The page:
Large language models (LLMs) like OpenAI’s GPT-4 are all the rage these days, owing to their unparalleled ability to analyze and generate text. But for organizations looking to leverage LLMs for specific tasks — say, writing ad copy in a brand’s style — their generalist nature can become a liability.
When the instructions get too precise, even the best LLMs struggle with consistency. Fine-tuning, or narrowing an LLM’s scope, is one solution. But it’s often challenging from a technical standpoint, not to mention costly.
Motivated to find an easier way, a team of researchers from DeepMind, Google, Baidu and Meta founded Reka, which emerged from stealth today with $58 million. DST Global Partners and Radical Ventures led the tranche with participation from strategic partner Snowflake Ventures, alongside a cohort of angel investors that included former GitHub CEO Nat Friedman.
San Francisco–based Reka is the brainchild of Dani Yogatama, Cyprien de Masson d’Autume, Qi Liu Head and Yi Tay. While working on AI systems, including DeepMind’s AlphaCode and Bard, the four co-founders say that they realized it was impractical to expect a large LLM to be deployed for all possible use cases.
“We understand the transformative power of AI and would like to bring the benefits of this technology to the world in a responsible way,” Yogatama told TechCrunch in an email interview. “Reka is a research and product company that develops models to benefit humanity, organizations and enterprises.”
Reka’s first commercial product, Yasa, doesn’t quite meet those lofty ambitions. But it exemplifies the startup’s early approach. Going beyond text, Yasa is a multimodal AI “assistant” trained to understand images, videos and tabular data in addition to words and phrases. It can be used to generate ideas and answer basic questions, Yogatama says, as well as derive insights from a company’s internal data.
In this way, Yasa, which is in closed beta, isn’t dissimilar to models like GPT-4, which can also understand text and images. But the twist is that Yasa can be easily personalized to proprietary data and applications.
“Our technology allows enterprises to benefit from progress in LLMs in a way that satisfies their deployment constraints without requiring a team of in-house expert AI engineers,” Yogatama said.
Yasa is just the start. Next, Reka plans to turn its attention to AI that can accept and generate even more types of data and continuously self-improve, staying up to date without the need for retraining.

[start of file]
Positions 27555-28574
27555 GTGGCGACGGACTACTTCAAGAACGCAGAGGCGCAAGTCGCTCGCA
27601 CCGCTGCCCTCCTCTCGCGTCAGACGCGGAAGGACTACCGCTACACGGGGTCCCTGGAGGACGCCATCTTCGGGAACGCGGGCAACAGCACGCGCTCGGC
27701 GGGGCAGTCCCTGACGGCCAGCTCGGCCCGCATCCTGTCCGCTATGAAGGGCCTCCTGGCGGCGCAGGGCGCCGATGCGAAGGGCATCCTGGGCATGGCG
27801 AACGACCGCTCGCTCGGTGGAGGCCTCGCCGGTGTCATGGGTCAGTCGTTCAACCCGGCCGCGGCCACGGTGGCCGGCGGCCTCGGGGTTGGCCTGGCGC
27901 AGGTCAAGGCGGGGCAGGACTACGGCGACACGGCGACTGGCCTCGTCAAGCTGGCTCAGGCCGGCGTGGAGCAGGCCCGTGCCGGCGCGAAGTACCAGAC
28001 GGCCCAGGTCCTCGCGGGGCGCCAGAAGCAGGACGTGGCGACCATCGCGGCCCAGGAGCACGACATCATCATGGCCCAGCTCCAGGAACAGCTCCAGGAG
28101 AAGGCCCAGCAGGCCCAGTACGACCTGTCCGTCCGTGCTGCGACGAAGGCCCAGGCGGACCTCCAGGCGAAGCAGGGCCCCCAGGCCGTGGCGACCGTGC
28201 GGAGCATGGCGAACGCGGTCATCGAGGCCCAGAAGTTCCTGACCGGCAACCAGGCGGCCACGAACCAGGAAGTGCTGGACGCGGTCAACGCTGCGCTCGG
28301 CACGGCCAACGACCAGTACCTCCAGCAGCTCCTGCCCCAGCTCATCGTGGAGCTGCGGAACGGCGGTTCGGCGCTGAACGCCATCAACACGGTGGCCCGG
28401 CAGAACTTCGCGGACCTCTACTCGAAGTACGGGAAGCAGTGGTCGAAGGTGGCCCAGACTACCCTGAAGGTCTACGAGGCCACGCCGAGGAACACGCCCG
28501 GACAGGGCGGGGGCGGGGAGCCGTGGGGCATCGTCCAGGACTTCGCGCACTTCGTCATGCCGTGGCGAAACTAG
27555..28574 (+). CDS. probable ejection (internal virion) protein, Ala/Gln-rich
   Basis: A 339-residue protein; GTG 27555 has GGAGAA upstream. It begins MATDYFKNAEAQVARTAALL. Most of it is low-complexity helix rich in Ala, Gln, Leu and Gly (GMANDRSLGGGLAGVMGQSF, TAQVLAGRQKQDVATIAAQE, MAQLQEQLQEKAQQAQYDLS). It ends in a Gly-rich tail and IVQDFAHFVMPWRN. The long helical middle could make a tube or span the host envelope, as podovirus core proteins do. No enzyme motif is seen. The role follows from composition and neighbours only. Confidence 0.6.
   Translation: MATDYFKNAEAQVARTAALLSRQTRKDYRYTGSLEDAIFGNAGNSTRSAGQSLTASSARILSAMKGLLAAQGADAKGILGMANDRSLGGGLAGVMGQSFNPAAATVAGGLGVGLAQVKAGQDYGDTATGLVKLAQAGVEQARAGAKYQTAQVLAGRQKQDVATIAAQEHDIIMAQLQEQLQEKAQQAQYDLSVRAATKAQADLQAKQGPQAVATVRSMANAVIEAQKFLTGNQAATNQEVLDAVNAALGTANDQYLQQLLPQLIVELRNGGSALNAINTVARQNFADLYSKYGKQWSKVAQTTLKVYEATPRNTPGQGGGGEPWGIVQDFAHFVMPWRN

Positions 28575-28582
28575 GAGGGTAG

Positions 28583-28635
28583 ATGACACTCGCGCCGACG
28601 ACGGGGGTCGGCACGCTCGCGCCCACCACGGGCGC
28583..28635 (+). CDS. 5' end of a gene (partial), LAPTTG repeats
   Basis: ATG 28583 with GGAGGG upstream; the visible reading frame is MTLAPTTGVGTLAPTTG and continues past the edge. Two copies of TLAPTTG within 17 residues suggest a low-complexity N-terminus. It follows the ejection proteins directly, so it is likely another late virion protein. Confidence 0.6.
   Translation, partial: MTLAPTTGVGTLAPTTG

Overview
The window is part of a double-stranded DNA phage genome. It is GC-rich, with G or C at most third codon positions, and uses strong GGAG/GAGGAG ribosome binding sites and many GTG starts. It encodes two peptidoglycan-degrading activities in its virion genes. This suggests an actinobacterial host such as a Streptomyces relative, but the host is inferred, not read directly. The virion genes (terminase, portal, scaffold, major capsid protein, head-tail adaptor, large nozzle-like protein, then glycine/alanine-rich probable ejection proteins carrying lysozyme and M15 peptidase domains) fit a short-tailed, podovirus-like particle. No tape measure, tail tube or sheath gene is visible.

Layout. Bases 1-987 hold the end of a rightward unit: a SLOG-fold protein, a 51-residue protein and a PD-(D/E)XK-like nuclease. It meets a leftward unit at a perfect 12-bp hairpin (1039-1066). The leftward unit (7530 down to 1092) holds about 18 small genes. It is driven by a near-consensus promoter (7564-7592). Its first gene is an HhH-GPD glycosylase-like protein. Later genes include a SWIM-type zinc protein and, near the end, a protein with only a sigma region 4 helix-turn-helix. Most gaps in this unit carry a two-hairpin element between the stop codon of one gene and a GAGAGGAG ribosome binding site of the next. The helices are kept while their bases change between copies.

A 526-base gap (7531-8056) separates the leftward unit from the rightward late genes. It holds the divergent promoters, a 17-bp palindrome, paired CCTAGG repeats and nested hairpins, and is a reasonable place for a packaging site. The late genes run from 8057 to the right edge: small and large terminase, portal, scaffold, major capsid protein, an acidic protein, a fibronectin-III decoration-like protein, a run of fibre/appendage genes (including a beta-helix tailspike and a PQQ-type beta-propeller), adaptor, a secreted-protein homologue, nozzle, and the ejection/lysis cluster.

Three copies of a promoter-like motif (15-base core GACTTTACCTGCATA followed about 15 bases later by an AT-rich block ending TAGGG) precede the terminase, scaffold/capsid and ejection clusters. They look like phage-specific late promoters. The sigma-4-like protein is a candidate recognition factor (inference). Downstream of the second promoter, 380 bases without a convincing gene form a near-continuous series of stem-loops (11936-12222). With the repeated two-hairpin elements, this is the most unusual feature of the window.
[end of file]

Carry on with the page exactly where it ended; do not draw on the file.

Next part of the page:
To that end, only available to select customers for now, Reka also provides a service to adapt LLMs it developed to custom or proprietary company datasets. Customers can run the “distilled” models on their own infrastructure or via Reka’s API, depending on the application and project constraints.
Reka, it should be noted, isn’t the only startup chasing after models better suited for enterprise use cases. Writer lets customers fine-tune LLMs on their own content and style guides. Contextual AI and LlamaIndex, which recently emerged from stealth, are developing tools to allow companies to add their own data to existing LLMs. And Cohere trains LLMs to customers’ specifications.
Not to be outdone, incumbents like OpenAI now offer tools for fine-tuning models and connecting them to the internet and other sources to ensure that they remain up to date.
But Reka’s sales pitch won over one early customer (and investor), Snowflake, which partnered with the startup to let Snowflake customers deploy Yasa from their accounts. Appen, the big data analytics company, also recently announced that it’s working with Reka to build tailored multimodal model–powered apps for the enterprise.
Rob Toews, a partner at Radical Ventures, had this to say when we asked why he invested in Reka:
What makes Reka unique is how it offers every business the power and potential of an LLM without having to put up with many tradeoffs. Reka’s distilled Yasa models keep the data within the enterprise, they’re incredibly efficient in terms of cost and energy and they don’t require costly research teams building models from scratch. If every business will become an “AI” business, Reka’s ambition is to give each of those businesses its own, production-quality foundation model.
Yogatama says Reka, which currently isn’t generating revenue, will use its funding to date to acquire computing power from Nvidia and build a business team.